DIY Starter Cubes for Seedlings

Seed casings are protective shells covering a dehydrated plant embryo. When seeds are exposed to moisture, they absorb water until the embryo swells enough to burst through the seed casing and sprout.

While seeds need to be moist for sprouting to occur, sprouts need oxygen as well. As such, care must be taken to not overwater and either wind up with a fungus problem or a drowned tiny plant. Also, most seeds will germinate at a temperature of 68 to 86°F, with 75°F being ideal for many plants.

Since seeds need to be kept moist—but not soggy—when germinating, some gardeners use starter cubes. These cubes are small plugs of media that allow a seed to be planted and cared for individually.

Their moisture level is easy to monitor so water can be precisely applied. Since the sides of the cubes are left exposed, the sprout roots will air prune—or, stop growing once they grow out of the media and become exposed to open air. Due to the small size of the cubes, several can be started in a single flat (just be sure to leave a space between to allow for air pruning).

Commercial cubes are commonly made with rockwool, foam, peat moss, coco or compost. Premade cubes tend to be more expensive, but easier, sturdier and less messy than homemade cubes.

Nonetheless, soil cubes can be made at home—and this is where childhood hours spent making mud pies finally pays off. They are made by pressing the soil into a cube form and then removing it. The easiest way to remove the cube from the form without breaking it is with a piston.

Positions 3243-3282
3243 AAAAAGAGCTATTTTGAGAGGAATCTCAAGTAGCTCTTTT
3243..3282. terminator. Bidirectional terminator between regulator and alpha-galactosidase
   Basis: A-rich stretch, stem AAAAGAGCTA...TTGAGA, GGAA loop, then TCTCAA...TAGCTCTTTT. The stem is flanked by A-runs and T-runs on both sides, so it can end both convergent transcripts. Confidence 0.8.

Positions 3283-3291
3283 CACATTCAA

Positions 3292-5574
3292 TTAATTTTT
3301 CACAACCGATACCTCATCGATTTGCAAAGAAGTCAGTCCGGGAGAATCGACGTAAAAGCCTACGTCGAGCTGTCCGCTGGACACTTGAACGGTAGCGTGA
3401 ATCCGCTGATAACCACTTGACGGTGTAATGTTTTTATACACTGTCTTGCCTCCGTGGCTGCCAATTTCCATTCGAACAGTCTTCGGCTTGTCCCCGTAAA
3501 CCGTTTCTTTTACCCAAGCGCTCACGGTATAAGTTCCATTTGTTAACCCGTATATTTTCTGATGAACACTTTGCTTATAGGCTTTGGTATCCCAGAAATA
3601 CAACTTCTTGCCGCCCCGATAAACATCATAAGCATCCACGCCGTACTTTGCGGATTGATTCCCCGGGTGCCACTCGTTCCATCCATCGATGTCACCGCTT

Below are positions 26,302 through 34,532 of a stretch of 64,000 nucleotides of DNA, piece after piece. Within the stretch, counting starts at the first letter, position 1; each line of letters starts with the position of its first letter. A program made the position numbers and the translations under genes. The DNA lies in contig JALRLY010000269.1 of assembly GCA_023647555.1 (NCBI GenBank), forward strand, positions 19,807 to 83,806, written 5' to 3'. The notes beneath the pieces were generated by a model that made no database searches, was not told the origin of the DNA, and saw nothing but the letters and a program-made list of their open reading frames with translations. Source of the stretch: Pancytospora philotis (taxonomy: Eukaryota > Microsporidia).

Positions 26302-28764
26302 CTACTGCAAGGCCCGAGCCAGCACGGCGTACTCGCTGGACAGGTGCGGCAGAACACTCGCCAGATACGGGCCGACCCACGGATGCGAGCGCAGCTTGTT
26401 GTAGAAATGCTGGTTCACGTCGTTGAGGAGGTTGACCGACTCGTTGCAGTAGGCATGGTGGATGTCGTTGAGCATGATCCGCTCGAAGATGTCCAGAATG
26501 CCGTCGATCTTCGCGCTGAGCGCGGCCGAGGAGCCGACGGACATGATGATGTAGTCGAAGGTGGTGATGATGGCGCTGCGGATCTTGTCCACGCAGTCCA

A simple form and piston can be made from a pair of small plastic bottles, one with the bottom removed to create a cylinder and one to slide inside it and press out the soil plug. Square plugs can be made with a small wooden post with a nub on the end, surrounded by a matching square form. The nub on the end of the piston will create a hollow to place the seed into. They can be made in a variety of sizes, but 2 in. is a nice size for starting most seeds.

Both wooden and metal forms are also available on the market. The commercial metal press I tried made less compact blocks than my homemade wooden version, but it made them much faster and seemed to hold up as well over time. My recommendation is to make a homemade form as a “proof of concept” and to try it out before spending the money on purchasing a commercially made form.

The media that is used also makes a difference as to how well the cubes perform. Seed sprouting commercial mixes are often suitable. There are many different soil mix recipes available, and what I use is a mix made with approximately equal parts coir, peat moss, perlite and compost. Additives like slow-release powdered nutrients can be added if desired, but should be used sparingly.

Now, fill your favorite grubby cup with your favorite beverage and keep it handy—this next part gets a little messy…

Add water to the mix until it forms an oatmeal-like consistency. A little water should be able to be squeezed out of a handful of the wet mix. Take the mold and press it into the mix to fill it. With a twisting motion, try to lift up the form from the soil without spilling too much of the mix, and fill any empty spaces by hand.